Fibromyalgia flares are a completely unwelcome occurrence. They can feel random at times, but some events can trigger them. This column is mainly geared toward other women. I personally have suffered through these issues but either was unaware that they were related or had not yet been diagnosed.
Hormones are very complex in that everything in our body is controlled by their activity. When you are expecting your period, it’s possible that you may have more difficulty with issues such as sleeping. You might also get more headaches (including migraines) as well as increased pain overall. This is due to the drop in progesterone levels. It’s possible you might find your periods to be heavier and more painful. Many women, myself included, aren’t diagnosed with fibromyalgia until they’ve gone through menopause. All of my symptoms tended to be on hyperdrive after my periods stopped.
Grief and traumatic events can trigger flares as well. One traumatic event in my life was an abusive childhood. I strongly believe that those types of incidents can wreak havoc on our health. Other incidents could include the death of someone close to you, a serious car accident, or stress at work or in personal relationships. Stress can cause all manner of physical and emotional issues in our lives and could be a major cause of fibro flare-ups.
Weather, especially changes in barometric pressure, may cause flares. Low barometric pressure signals that an unsettled front is coming in. That could mean rain, wind, snowstorms, etc. Humidity can also be a factor in flares happening with greater frequency. All the women I’ve talked to tell me the same thing, that changes in weather patterns increase their pain. The cold of winter can be especially harsh and require the increased use of heated blankets, heating pads, and warmer clothes. We need to feel warm, but not too hot, to help fight off flares.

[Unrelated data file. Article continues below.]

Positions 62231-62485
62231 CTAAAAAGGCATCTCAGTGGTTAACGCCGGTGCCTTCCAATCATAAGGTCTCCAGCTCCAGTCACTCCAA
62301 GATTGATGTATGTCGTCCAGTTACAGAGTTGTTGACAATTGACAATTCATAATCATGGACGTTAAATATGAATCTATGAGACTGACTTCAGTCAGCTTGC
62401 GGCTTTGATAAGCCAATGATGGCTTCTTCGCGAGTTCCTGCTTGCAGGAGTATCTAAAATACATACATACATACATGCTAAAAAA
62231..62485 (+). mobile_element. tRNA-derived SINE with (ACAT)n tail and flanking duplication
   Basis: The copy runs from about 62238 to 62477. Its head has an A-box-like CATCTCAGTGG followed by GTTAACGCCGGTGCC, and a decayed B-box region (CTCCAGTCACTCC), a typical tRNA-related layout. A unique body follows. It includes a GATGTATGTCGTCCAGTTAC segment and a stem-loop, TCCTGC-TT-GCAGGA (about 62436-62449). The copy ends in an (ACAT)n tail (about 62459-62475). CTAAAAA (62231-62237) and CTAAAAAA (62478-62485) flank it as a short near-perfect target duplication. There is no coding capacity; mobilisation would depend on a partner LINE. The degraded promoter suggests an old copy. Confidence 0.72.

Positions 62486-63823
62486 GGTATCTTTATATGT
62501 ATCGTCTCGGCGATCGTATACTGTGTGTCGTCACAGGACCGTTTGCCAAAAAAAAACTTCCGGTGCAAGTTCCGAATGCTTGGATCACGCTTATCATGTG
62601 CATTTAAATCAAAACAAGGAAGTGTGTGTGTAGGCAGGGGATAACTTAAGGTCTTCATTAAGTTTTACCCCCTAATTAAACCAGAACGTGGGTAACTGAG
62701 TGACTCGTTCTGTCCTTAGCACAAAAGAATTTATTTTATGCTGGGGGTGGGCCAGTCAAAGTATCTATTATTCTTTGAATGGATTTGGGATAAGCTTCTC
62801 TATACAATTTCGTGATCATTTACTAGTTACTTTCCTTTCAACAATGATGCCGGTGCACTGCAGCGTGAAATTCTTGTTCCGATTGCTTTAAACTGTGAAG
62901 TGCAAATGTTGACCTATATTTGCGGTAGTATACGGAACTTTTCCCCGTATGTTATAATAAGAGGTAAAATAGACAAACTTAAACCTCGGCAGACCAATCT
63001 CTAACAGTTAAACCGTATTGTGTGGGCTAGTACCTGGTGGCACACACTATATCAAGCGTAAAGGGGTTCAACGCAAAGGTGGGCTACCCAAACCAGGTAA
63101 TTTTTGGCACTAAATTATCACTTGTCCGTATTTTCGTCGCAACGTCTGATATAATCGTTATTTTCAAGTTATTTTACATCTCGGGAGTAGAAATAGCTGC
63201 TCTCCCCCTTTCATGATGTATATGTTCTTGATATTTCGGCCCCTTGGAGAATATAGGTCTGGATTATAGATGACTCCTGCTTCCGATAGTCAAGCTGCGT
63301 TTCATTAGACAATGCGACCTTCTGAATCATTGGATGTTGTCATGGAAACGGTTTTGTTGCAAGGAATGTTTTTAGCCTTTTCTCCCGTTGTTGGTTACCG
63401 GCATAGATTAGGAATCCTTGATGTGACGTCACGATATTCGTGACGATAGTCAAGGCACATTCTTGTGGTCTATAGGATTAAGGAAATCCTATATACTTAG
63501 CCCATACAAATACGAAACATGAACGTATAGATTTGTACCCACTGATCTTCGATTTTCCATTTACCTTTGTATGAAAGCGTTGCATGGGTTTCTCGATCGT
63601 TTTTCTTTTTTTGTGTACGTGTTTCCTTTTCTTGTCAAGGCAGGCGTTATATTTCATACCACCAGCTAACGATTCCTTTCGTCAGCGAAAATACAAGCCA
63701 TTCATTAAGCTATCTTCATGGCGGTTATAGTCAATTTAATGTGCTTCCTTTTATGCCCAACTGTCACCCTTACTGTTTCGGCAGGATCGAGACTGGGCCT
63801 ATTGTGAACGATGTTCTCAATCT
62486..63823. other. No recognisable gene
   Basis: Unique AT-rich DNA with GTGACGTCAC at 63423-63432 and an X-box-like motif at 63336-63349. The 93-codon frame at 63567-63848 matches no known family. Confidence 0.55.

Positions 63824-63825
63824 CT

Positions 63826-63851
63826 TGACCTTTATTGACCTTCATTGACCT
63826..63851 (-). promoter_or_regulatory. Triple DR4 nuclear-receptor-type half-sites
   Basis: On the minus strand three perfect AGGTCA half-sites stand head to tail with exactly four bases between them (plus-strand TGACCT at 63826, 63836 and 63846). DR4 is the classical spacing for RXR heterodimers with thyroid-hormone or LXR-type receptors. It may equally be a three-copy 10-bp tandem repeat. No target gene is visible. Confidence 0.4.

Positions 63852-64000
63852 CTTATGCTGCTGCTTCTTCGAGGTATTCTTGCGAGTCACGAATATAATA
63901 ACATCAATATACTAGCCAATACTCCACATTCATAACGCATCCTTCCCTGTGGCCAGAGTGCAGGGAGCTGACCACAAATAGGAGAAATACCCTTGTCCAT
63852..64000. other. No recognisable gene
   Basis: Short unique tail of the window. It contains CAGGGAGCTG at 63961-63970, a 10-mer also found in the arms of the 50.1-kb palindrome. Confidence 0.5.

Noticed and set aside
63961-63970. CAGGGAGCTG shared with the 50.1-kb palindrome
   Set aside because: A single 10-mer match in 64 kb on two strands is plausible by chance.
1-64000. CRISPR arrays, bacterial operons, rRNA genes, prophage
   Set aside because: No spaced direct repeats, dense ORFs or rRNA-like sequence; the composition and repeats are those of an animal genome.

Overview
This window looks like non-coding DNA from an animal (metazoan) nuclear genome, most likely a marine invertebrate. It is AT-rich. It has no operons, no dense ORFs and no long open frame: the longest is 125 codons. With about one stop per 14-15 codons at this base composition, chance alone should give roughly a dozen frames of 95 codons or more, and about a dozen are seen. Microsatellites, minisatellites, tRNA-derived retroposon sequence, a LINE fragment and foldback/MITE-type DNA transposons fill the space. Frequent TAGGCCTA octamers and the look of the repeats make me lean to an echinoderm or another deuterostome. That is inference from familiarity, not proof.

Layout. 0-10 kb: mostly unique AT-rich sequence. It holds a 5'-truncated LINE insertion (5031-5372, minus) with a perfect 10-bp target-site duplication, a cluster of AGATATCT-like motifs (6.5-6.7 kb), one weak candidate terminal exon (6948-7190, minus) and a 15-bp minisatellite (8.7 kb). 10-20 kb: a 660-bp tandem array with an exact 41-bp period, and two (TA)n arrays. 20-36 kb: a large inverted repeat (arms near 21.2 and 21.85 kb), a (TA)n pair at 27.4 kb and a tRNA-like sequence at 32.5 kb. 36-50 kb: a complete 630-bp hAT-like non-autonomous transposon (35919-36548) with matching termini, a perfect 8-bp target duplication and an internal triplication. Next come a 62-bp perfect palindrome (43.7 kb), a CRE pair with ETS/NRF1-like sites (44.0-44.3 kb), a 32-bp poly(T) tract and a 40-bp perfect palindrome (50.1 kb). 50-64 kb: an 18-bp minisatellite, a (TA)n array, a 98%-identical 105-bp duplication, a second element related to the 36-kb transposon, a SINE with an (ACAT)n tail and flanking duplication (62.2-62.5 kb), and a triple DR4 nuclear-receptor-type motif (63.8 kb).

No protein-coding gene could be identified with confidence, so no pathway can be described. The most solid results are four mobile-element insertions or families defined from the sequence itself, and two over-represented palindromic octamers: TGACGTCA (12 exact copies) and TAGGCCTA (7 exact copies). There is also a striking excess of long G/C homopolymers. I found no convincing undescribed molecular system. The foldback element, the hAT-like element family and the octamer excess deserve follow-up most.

Some people have made the decision to move to better accommodate their fibro issues. Some places that have been recommended as ideal include: Hilo, Hawaii; Daytona Beach, Florida; Athens, Georgia; El Paso, Texas; Long Beach, California; Key West, Florida; Austin, Texas; Ashville, North Carolina; and Prescott, Arizona.
Do your due diligence before deciding to move. Research such things as what are the doctors like? Can you get your medications there? What’s the cost of housing? Is there available transportation?
What triggers your flare-ups? What measures have you taken to address them? Please share your experience so that we can all benefit.
Note: Fibromyalgia News Today is strictly a news and information website about the disease. It does not provide medical advice, diagnosis, or treatment. This content is not intended to be a substitute for professional medical advice, diagnosis, or treatment. Always seek the advice of your physician or other qualified health provider with any questions you may have regarding a medical condition. Never disregard professional medical advice or delay in seeking it because of something you have read on this website. The opinions expressed in this column are not those of Fibromyalgia News Today, or its parent company, BioNews Services, and are intended to spark discussion about issues pertaining to fibromyalgia.
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